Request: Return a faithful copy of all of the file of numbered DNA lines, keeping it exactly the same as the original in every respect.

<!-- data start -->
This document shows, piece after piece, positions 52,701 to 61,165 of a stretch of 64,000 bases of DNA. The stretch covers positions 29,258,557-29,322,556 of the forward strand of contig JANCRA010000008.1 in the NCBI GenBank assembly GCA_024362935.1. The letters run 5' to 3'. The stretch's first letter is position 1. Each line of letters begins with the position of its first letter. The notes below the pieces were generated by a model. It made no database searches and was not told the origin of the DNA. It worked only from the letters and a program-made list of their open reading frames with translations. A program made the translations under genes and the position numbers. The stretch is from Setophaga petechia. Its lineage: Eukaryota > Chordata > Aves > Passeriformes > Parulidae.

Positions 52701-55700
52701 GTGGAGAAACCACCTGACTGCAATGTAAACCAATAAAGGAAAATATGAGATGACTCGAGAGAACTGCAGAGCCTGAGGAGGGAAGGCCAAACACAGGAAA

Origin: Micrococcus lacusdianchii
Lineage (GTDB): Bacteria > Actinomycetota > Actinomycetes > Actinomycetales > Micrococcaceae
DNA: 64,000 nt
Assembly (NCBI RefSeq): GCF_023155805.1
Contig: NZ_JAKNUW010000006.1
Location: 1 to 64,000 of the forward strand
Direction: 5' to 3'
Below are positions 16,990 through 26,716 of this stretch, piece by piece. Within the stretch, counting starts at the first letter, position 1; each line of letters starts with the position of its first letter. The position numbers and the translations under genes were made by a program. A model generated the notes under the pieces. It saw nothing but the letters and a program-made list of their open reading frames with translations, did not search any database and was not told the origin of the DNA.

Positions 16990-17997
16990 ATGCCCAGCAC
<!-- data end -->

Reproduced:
This document shows, piece after piece, positions 52,701 to 61,165 of a stretch of 64,000 bases of DNA. The stretch covers positions 29,258,557-29,322,556 of the forward strand of contig JANCRA010000008.1 in the NCBI GenBank assembly GCA_024362935.1. The letters run 5' to 3'. The stretch's first letter is position 1. Each line of letters begins with the position of its first letter. The notes below the pieces were generated by a model. It made no database searches and was not told the origin of the DNA. It worked only from the letters and a program-made list of their open reading frames with translations. A program made the translations under genes and the position numbers. The stretch is from Setophaga petechia. Its lineage: Eukaryota > Chordata > Aves > Passeriformes > Parulidae.

Positions 52701-55700
52701 GTGGAGAAACCACCTGACTGCAATGTAAACCAATAAAGGAAAATATGAGATGACTCGAGAGAACTGCAGAGCCTGAGGAGGGAAGGCCAAACACAGGAAA

Origin: Micrococcus lacusdianchii
Lineage (GTDB): Bacteria > Actinomycetota > Actinomycetes > Actinomycetales > Micrococcaceae
DNA: 64,000 nt
Assembly (NCBI RefSeq): GCF_023155805.1
Contig: NZ_JAKNUW010000006.1
Location: 1 to 64,000 of the forward strand
Direction: 5' to 3'
Below are positions 16,990 through 26,716 of this stretch, piece by piece. Within the stretch, counting starts at the first letter, position 1; each line of letters starts with the position of its first letter. The position numbers and the translations under genes were made by a program. A model generated the notes under the pieces. It saw nothing but the letters and a program-made list of their open reading frames with translations, did not search any database and was not told the origin of the DNA.

Positions 16990-17997
16990 ATGCCCAGCAC